The new estimate of black carbon's heat-trapping power is about double the estimate made in the 2007 report by the United Nations Intergovernmental Panel on Climate Change, notes Elisabeth Rosenthal of The New York Times. Researchers said that if indirect warming effects of black carbon are factored in, the total effect could be about three times the previously estimated rate.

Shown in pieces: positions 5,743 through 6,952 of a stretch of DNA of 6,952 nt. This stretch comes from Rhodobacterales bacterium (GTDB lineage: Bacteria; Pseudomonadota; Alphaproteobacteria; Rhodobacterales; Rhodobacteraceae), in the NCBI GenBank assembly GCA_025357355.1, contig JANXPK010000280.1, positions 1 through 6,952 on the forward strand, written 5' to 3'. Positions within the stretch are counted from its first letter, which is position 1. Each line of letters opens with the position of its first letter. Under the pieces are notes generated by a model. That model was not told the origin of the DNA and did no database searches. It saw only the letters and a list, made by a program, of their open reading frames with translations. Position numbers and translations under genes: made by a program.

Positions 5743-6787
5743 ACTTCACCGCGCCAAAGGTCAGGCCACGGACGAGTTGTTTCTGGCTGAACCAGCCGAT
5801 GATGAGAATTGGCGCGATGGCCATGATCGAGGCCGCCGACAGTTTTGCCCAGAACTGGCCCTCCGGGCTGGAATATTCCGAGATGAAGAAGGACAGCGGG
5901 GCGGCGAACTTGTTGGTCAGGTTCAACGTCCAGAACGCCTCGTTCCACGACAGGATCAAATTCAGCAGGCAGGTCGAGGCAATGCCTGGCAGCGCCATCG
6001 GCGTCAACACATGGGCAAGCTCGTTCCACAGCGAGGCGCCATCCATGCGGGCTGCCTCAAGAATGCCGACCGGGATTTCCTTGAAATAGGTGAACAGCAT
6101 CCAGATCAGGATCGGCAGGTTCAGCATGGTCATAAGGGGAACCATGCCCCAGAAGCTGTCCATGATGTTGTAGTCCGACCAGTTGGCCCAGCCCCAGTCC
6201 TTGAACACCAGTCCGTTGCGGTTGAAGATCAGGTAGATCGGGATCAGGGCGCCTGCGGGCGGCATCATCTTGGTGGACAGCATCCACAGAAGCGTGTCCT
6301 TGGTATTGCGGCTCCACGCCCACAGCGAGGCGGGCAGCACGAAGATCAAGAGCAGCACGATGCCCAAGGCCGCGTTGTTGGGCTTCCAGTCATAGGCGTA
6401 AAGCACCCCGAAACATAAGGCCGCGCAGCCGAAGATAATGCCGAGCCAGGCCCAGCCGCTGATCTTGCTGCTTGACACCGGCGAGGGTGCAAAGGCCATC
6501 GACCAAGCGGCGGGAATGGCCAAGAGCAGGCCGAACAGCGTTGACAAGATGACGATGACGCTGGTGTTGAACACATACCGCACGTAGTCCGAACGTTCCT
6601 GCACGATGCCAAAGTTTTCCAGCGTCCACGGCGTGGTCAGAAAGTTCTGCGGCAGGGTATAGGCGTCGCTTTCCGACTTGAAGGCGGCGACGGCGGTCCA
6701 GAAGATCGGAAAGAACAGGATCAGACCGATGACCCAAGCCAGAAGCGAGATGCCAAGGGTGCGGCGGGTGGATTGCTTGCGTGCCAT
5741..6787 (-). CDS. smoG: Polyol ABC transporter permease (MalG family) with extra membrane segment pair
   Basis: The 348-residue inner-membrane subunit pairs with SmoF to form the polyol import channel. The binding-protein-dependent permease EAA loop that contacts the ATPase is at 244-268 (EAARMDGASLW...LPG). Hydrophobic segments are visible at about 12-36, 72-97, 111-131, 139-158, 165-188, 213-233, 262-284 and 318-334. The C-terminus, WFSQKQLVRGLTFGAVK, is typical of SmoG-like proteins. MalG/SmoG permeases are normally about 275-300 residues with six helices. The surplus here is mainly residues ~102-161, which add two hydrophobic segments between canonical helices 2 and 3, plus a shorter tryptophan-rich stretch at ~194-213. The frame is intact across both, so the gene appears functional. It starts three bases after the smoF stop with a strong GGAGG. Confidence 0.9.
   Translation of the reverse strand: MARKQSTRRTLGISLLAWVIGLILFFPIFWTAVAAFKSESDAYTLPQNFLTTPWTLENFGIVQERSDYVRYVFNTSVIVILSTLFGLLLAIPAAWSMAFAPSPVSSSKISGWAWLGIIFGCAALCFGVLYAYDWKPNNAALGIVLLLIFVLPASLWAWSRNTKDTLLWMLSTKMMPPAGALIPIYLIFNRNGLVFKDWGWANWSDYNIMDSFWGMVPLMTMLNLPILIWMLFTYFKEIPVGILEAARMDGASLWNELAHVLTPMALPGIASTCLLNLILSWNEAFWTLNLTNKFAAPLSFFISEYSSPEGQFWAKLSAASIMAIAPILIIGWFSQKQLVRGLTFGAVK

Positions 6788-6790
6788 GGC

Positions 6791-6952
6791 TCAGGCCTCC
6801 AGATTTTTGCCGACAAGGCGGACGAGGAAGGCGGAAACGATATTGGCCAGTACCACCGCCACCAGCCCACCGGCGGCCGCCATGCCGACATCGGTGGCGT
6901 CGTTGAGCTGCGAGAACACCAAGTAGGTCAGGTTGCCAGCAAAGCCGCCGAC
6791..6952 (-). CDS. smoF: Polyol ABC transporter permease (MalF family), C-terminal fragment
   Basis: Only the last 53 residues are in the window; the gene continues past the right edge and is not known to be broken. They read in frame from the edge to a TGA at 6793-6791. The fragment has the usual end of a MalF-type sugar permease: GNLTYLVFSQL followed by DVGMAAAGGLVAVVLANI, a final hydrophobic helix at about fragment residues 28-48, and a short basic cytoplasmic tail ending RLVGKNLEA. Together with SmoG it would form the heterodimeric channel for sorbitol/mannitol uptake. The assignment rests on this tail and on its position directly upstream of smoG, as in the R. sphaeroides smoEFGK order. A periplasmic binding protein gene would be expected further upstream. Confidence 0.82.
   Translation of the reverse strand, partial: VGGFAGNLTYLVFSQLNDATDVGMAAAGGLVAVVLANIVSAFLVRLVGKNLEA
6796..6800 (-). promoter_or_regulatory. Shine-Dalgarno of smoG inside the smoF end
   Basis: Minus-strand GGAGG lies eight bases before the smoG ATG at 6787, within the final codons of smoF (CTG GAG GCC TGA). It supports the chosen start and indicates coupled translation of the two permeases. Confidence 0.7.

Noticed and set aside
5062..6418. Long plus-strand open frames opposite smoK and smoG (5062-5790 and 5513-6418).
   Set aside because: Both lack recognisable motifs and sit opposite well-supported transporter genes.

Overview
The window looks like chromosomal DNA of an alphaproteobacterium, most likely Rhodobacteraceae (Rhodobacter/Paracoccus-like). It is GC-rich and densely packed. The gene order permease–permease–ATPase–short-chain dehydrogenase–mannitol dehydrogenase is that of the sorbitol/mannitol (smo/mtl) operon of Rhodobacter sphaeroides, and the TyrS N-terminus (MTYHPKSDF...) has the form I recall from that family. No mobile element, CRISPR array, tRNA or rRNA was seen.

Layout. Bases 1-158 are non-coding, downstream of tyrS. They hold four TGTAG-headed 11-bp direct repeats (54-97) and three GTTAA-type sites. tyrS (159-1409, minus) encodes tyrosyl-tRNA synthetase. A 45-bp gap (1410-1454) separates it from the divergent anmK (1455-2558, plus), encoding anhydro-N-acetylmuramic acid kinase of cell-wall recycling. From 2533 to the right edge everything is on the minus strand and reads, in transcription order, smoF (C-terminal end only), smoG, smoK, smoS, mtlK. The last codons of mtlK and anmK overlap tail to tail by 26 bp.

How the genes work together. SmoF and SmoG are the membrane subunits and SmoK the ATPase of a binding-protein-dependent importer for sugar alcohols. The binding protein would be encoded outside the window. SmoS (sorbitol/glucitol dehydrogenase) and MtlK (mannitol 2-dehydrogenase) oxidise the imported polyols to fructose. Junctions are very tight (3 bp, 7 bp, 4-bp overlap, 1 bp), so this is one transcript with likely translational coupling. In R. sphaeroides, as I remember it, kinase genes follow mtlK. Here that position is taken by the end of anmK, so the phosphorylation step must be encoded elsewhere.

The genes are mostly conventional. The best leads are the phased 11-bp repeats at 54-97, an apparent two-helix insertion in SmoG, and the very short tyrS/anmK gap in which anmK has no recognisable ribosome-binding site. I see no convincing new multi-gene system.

"The new calculation adds urgency to efforts to curb the production of black carbon," which is released most by diesel engines in richer nations and cook stoves and kerosene lamps in poorer countries, Rosenthal reports. Forest fires can also release it. Black carbon is already being targeted by Climate and Clean Air Coalition to Reduce Short-Lived Climate Pollutants, a program seeking to reduce black carbon production to hinder climate change, air pollution and respiratory disease. (Read more)